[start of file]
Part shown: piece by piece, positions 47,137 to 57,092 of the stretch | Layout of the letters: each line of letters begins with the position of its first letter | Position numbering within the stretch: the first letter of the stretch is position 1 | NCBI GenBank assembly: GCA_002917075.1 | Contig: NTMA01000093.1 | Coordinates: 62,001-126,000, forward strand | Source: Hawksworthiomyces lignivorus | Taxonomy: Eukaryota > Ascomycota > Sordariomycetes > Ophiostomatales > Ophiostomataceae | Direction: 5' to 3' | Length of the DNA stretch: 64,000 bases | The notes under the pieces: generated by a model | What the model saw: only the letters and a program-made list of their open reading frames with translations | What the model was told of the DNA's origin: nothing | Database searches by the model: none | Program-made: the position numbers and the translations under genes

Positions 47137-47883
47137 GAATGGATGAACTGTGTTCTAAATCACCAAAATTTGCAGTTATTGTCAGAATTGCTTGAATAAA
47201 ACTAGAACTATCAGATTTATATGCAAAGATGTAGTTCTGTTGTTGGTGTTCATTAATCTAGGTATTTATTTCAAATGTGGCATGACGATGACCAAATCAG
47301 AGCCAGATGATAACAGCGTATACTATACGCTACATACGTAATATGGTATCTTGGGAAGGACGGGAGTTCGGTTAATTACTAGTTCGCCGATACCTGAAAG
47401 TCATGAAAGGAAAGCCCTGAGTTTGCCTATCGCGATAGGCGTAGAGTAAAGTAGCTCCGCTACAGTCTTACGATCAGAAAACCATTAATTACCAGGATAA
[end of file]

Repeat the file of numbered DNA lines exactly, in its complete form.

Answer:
Part shown: piece by piece, positions 47,137 to 57,092 of the stretch | Layout of the letters: each line of letters begins with the position of its first letter | Position numbering within the stretch: the first letter of the stretch is position 1 | NCBI GenBank assembly: GCA_002917075.1 | Contig: NTMA01000093.1 | Coordinates: 62,001-126,000, forward strand | Source: Hawksworthiomyces lignivorus | Taxonomy: Eukaryota > Ascomycota > Sordariomycetes > Ophiostomatales > Ophiostomataceae | Direction: 5' to 3' | Length of the DNA stretch: 64,000 bases | The notes under the pieces: generated by a model | What the model saw: only the letters and a program-made list of their open reading frames with translations | What the model was told of the DNA's origin: nothing | Database searches by the model: none | Program-made: the position numbers and the translations under genes

Positions 47137-47883
47137 GAATGGATGAACTGTGTTCTAAATCACCAAAATTTGCAGTTATTGTCAGAATTGCTTGAATAAA
47201 ACTAGAACTATCAGATTTATATGCAAAGATGTAGTTCTGTTGTTGGTGTTCATTAATCTAGGTATTTATTTCAAATGTGGCATGACGATGACCAAATCAG
47301 AGCCAGATGATAACAGCGTATACTATACGCTACATACGTAATATGGTATCTTGGGAAGGACGGGAGTTCGGTTAATTACTAGTTCGCCGATACCTGAAAG
47401 TCATGAAAGGAAAGCCCTGAGTTTGCCTATCGCGATAGGCGTAGAGTAAAGTAGCTCCGCTACAGTCTTACGATCAGAAAACCATTAATTACCAGGATAA